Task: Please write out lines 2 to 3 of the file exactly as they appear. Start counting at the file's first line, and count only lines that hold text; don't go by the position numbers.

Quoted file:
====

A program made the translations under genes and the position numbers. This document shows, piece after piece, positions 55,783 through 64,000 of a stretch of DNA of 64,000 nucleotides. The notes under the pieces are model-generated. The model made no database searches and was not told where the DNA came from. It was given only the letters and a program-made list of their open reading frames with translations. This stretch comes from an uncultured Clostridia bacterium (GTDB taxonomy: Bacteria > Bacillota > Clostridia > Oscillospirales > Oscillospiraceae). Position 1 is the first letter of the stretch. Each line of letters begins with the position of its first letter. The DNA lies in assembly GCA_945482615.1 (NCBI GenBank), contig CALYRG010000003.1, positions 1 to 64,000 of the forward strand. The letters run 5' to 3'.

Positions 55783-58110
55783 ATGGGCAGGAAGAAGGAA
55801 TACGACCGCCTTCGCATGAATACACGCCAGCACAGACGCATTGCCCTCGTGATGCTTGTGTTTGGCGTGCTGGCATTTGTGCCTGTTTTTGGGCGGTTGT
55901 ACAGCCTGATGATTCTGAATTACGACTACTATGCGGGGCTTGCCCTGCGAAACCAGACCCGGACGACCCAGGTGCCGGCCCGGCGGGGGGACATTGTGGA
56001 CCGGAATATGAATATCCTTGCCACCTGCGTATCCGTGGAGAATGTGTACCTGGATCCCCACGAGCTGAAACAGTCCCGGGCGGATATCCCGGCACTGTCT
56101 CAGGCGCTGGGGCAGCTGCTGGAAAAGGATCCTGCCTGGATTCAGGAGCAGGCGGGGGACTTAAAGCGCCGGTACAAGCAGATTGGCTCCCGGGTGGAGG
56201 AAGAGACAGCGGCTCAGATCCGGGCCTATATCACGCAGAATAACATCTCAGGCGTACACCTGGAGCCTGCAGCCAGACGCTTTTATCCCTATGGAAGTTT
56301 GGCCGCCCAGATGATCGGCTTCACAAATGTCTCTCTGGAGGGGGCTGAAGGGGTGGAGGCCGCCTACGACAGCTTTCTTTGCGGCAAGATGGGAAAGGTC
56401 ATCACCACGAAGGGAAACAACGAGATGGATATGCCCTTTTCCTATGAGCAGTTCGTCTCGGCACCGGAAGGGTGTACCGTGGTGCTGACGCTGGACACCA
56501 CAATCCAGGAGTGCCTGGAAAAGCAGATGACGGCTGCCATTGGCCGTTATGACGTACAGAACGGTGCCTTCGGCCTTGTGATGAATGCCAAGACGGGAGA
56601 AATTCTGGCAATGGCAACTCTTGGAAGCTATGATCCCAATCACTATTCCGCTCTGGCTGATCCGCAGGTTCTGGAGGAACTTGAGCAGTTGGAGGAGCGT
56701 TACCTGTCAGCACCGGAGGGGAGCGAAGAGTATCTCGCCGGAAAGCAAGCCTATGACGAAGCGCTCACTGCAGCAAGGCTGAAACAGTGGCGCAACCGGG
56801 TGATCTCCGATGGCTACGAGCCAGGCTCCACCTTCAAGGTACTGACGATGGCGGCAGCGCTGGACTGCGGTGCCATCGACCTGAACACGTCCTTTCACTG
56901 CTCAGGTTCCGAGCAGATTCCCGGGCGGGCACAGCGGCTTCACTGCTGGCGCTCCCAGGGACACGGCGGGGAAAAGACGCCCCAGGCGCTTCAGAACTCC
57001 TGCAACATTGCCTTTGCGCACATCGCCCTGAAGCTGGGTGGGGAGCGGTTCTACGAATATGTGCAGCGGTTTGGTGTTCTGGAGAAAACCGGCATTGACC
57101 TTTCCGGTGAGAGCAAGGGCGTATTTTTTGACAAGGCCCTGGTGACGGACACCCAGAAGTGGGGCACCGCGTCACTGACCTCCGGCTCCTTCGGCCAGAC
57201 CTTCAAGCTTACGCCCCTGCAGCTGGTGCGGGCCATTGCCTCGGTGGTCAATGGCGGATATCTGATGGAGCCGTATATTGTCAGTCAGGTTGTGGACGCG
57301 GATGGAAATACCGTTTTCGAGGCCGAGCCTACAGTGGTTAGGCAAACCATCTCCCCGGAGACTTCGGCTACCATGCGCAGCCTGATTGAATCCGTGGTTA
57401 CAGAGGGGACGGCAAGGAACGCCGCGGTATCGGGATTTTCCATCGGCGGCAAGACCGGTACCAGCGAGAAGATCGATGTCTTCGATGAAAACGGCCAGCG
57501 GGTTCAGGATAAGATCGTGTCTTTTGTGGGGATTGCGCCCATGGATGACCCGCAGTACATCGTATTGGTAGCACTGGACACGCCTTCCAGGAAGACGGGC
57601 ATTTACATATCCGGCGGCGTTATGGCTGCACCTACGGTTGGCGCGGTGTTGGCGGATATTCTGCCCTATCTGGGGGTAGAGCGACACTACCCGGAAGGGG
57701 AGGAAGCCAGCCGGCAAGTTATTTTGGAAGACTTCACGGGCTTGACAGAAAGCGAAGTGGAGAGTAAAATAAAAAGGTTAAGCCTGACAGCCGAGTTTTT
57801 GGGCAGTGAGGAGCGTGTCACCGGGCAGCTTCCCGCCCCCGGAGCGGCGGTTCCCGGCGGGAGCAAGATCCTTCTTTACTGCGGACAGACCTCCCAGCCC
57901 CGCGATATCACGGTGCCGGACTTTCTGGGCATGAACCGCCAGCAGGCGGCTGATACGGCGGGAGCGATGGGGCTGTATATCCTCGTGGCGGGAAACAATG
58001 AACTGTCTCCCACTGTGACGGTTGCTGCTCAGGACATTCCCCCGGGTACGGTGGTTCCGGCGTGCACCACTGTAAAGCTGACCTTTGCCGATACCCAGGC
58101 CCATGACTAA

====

Positions 55783-58110
55783 ATGGGCAGGAAGAAGGAA